From our earliest days, I've always seen Blue Dragon's role as looking out for the kids who nobody else is looking out for or nobody else can help. These girls and young women we've rescued so far definitely fit into that definition; in each case, we've been certain that if we didn't go to get them, nobody would have. And for me, that's enough justification to go and help.

The strange thing is, though, that there are hundreds, if not thousands, of charities, NGOs, multilateral programs etc etc throughout this region that have 'anti-trafficking programs'. The United Nations estimates that the human trafficking industry is worth about $10 billion a year. I can't help but wonder: what is the 'anti-trafficking' industry worth? I suspect it would be far more than $10 billion. Are charities thriving on the back of the trafficking industry?

From where I stand, there seems to be a spectrum of 'anti-trafficking' programs. At one end, there are the small, hands-on initiatives where charity workers roll up their sleeves and do the dirty work. These organisations aren't usually well known, and their budgets are small. But they're doing the work and they can show you the people they have helped. Here in Vietnam, one such charity is the Catalyst Foundation. I'd like to believe that Blue Dragon falls into this category too.

At the other end of the scale are the organisations with massive marketing power behind them, huge funding, and fantastic websites... but which can't really point to anyone they've actually helped. These are the organisations which tell you "We don't get involved in individual cases," and work on mass campaigns which, by no coincidence, heavily feature their name and logo.

My own view, which I hold passionately, is this: Mass campaigns are a waste of time. And yes, MTV Exit, that includes you!

I have no doubt that they get the message to many people, but their impact is minimal. I mention MTV Exit because, curiously, so many NGOs have jumped on this bandwagon... but who does it reach? None of the 157 boys, girls, or young adults we've rescued so far have even heard of MTV. Many don't have TV at all. The concerts and videos are brilliantly produced and very compelling, but provide no call to action and don't reach the people they need to reach. All at a massively high cost. That money could have much greater impact elsewhere.

The MTV Exit website declares: "40,000 youth joined in the fight against human trafficking with After School and The Click Five." No they didn't. 40,000 youth enjoyed a concert. And if it was anything like the Vietnam concert a couple of years back, it was meant to be free to the public but scalpers were selling the tickets outside for $10 each.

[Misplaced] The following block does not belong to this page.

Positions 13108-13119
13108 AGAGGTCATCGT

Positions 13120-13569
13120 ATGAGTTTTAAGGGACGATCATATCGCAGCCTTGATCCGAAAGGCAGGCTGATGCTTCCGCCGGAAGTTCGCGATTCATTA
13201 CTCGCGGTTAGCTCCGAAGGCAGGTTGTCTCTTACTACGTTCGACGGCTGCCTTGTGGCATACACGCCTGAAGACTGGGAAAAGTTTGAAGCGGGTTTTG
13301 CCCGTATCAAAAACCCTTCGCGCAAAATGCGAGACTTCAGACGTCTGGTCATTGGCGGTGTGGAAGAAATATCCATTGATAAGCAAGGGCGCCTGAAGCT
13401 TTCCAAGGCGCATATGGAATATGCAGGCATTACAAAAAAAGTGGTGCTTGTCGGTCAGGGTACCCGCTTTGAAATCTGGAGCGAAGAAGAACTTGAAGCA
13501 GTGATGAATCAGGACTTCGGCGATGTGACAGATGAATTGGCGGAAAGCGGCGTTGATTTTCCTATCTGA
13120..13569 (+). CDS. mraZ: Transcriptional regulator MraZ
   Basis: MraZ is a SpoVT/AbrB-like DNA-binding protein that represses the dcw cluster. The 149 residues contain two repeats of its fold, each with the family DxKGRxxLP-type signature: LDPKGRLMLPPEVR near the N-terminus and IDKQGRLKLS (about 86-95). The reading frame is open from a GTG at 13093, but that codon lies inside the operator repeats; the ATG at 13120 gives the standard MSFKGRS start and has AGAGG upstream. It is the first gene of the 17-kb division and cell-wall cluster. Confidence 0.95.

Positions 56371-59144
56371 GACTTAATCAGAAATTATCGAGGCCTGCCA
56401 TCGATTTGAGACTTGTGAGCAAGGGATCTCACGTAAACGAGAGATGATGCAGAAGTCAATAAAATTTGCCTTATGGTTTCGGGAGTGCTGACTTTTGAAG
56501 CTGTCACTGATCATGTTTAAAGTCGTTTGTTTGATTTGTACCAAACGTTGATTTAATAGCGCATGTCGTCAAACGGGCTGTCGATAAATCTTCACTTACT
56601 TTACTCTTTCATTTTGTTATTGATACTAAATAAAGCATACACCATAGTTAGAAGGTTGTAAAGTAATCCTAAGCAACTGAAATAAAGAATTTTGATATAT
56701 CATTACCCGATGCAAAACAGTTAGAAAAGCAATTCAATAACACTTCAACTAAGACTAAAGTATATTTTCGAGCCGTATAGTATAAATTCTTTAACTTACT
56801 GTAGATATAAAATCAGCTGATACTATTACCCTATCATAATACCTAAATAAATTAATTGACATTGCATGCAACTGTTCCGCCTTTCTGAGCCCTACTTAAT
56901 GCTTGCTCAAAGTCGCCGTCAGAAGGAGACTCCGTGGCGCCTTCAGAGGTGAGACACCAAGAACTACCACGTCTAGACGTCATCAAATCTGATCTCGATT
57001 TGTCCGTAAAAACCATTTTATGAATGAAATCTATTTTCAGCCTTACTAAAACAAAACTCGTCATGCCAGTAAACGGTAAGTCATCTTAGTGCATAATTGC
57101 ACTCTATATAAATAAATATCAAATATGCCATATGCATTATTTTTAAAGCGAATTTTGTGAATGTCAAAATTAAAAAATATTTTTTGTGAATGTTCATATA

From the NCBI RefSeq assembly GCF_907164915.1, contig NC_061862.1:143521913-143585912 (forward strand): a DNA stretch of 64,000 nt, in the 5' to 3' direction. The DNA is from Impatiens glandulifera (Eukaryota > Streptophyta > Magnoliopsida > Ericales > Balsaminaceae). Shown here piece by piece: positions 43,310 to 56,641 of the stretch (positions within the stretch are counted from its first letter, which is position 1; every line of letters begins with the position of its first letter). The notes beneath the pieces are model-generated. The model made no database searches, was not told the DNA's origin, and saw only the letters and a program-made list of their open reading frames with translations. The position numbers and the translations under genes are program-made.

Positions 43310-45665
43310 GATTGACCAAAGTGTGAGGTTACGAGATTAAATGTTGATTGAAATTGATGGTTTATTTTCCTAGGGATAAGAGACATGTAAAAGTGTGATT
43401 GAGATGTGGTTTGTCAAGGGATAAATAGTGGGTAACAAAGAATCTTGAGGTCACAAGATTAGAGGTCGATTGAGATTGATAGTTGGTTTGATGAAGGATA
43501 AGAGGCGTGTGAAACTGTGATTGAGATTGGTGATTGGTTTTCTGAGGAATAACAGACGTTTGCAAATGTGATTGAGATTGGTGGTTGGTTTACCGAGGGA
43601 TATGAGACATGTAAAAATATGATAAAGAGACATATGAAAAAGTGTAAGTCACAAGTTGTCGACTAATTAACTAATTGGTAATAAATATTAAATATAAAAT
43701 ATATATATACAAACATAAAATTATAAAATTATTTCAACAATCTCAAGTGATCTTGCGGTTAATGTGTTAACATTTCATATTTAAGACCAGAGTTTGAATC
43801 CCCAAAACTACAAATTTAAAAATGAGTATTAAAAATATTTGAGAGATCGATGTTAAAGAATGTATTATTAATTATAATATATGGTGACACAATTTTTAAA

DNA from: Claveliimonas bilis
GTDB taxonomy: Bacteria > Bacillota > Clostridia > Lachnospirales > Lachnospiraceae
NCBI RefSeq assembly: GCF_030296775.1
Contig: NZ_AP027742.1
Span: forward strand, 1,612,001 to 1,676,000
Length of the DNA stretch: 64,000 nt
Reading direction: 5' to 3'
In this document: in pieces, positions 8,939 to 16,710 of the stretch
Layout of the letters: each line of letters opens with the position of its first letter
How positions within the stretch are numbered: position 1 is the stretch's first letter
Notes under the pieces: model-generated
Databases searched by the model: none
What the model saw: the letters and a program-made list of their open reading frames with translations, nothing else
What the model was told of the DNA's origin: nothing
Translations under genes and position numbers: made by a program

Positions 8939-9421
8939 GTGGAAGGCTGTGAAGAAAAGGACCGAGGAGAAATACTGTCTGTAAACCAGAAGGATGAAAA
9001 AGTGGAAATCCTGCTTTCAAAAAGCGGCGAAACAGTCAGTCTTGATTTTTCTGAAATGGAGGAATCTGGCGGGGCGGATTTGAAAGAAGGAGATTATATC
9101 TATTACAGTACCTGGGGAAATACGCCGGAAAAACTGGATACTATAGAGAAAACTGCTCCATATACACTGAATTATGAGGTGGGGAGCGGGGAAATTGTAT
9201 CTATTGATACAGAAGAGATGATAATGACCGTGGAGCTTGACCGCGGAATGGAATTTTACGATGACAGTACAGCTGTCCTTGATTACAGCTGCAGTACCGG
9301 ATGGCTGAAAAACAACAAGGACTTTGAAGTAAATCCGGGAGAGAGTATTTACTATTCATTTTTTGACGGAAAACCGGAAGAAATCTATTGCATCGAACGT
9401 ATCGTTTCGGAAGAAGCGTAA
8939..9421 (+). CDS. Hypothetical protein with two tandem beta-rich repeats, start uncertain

Apart from my own rantings, I haven't found much criticism of this campaign, or others. The NGO world here in Asia is soaking it all up. Why could that be? Well, for starters, the numbers look great. 40,000 people attended a single event in Cambodia! The donors will love that! Sadly, that's how much charity work is designed - around numbers rather than results.

Some of the greatest successes that I have seen, though, have come from small group discussions, chats with villagers, often over a cup of tea or a bowl of rice. No slick marketing, no mass appeal, just a heart to heart talk from one human being to another. And you know what? That approach is massively effective.

Blue Dragon has been rescuing trafficked kids from central Vietnam 2005. They get taken to Ho Chi Minh City and put to work under the pretext of "training", but it's just slave labour.

Our experience is that, except in one case, we need to organise just 2 rescue trips from any one commune (a collection of villages) in central Vietnam before the trafficking from that commune stops. Two rescue trips are enough for the local people to realise the dangers of sending their kids away with the traffickers. Once the trafficking has stopped, the people need ongoing support to send their kids to school, and to earn an income. That's all it takes to end trafficking, which has been going on for decades.

The anti-trafficking industry needs to take a long hard look at itself. This addiction to campaigns needs to end. NGOs, charities and governments need to stop talking about 'programs' and start talking to people.

Yes, it's dirty work, but the only way to stop trafficking is village by village, and sometimes house by house. Everything else is just fluff.

Thursday, January 05, 2012

Seven plus 1

We had some good news yesterday, with Blue Dragon staff locating and freeing 7 children from garment factories in Ho Chi Minh City.

The children, aged from 12 to 15, are all from a district of Hue province in central Vietnam. We went in search of them having received a call from their local government leader, who had heard of our work in other districts and asked if we could help deal with the trafficking problem in his area, too.

The kids will be returning to their homes this morning, following the overnight train trip home. We'll have a welcome party for them, and then this Sunday the children will take part in the new year party for all of the Blue Dragon kids in Hue, at the Best Western Premier Indochine Palace. I'll be there on the weekend to meet them, and join in the party - which I'm very much looking forward to!

My staff have reported a couple of interesting incidents that occurred during this rescue trip. As expected, it was a difficult trip; the factories are working overtime in the lead-up to Lunar New Year (Tet), so will do all they can to prevent us from taking their slaves away. But one factory owner recognised our team from 3 years ago, when we took a child from his factory, and he invited them to go and look at his factory now. He no longer employs children; only adults.

That was an unexpected, but very nice, encounter! We're wondering now if we can recruit that man to join our work!

The second incident involved another factory owner who suspected that we were coming - people in Hue new that we were looking for trafficked children and somebody must have told him. He had one child working for him, and he was so worried about us coming that he sent the boy home the day before the Blue Dragon team arrived, just to avoid any problems.

Again, this too was unexpected, but we're happy to hear it. So today 8 children are back home, and now our work of helping them resettle in their communities begins.

Late update: I've just received some photos of the factories the kids were living and working in. Here are 2 images that give an impression of the conditions.